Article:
For several years now, we are living in a world where every sneeze, each hint of a scratchy throat or stuffy nose, gives a person pause. Is it Covid? Just a cold?
For a growing number of adults in their 30s, 40s and 50s, those symptoms are turning out to be hallmarks of something they've never had to deal with before: seasonal allergies.
"What I see is people coming in for the first time, especially over the last five, seven years or so," said Dr. Clifford Bassett, an allergist at NYU Langone Health in New York City. "They will always say, 'I don't understand how this is happening to me.'"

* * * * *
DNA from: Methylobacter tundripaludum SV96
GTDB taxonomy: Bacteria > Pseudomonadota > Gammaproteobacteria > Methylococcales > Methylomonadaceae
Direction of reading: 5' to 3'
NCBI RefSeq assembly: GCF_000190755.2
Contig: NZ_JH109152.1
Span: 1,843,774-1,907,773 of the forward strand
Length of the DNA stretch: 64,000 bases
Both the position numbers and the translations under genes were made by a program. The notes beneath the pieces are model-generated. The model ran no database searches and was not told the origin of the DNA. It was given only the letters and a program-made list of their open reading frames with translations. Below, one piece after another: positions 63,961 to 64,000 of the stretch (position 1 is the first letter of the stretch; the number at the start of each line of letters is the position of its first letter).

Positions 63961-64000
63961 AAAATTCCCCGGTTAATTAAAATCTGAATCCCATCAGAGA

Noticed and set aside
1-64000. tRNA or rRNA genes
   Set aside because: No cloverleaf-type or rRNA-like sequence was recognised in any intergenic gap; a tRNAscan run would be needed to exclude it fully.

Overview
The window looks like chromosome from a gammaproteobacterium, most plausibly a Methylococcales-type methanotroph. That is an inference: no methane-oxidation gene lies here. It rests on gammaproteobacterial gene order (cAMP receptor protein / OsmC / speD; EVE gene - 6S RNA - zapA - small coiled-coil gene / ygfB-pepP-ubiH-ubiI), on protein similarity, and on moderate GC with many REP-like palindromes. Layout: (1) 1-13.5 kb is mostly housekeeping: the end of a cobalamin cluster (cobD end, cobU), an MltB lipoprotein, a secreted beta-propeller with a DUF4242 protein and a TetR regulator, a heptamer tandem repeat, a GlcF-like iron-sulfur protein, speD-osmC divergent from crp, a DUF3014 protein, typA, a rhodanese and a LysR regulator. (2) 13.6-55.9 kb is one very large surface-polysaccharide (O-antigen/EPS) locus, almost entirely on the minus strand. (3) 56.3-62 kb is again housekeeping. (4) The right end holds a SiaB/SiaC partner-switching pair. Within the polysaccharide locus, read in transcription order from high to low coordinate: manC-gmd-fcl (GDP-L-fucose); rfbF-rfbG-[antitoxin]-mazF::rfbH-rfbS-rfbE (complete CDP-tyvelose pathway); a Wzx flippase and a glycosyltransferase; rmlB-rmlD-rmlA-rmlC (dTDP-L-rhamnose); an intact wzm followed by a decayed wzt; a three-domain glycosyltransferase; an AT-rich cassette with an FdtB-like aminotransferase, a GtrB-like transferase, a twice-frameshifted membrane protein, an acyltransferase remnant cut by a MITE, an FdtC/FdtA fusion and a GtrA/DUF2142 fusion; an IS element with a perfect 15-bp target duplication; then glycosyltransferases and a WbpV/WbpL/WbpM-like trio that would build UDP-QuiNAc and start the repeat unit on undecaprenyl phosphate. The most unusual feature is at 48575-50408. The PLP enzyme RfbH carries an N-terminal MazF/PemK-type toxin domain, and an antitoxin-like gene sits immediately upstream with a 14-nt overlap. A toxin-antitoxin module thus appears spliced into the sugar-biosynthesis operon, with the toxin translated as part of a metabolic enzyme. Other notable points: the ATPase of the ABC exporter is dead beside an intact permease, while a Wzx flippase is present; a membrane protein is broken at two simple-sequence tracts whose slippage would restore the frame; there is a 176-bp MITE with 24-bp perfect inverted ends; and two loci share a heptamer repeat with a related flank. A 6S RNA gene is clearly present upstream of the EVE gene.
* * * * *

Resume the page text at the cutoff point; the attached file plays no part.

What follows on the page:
It's not clear how many people are feeling pollen pain for the first time, although the Centers for Disease Control and Prevention reported recently that about a quarter of adults in the United States had a seasonal allergy in 2021, the first time the CDC tracked data on seasonal allergies for adults.
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A large driver of adult-onset seasonal allergies appears to be climate change.
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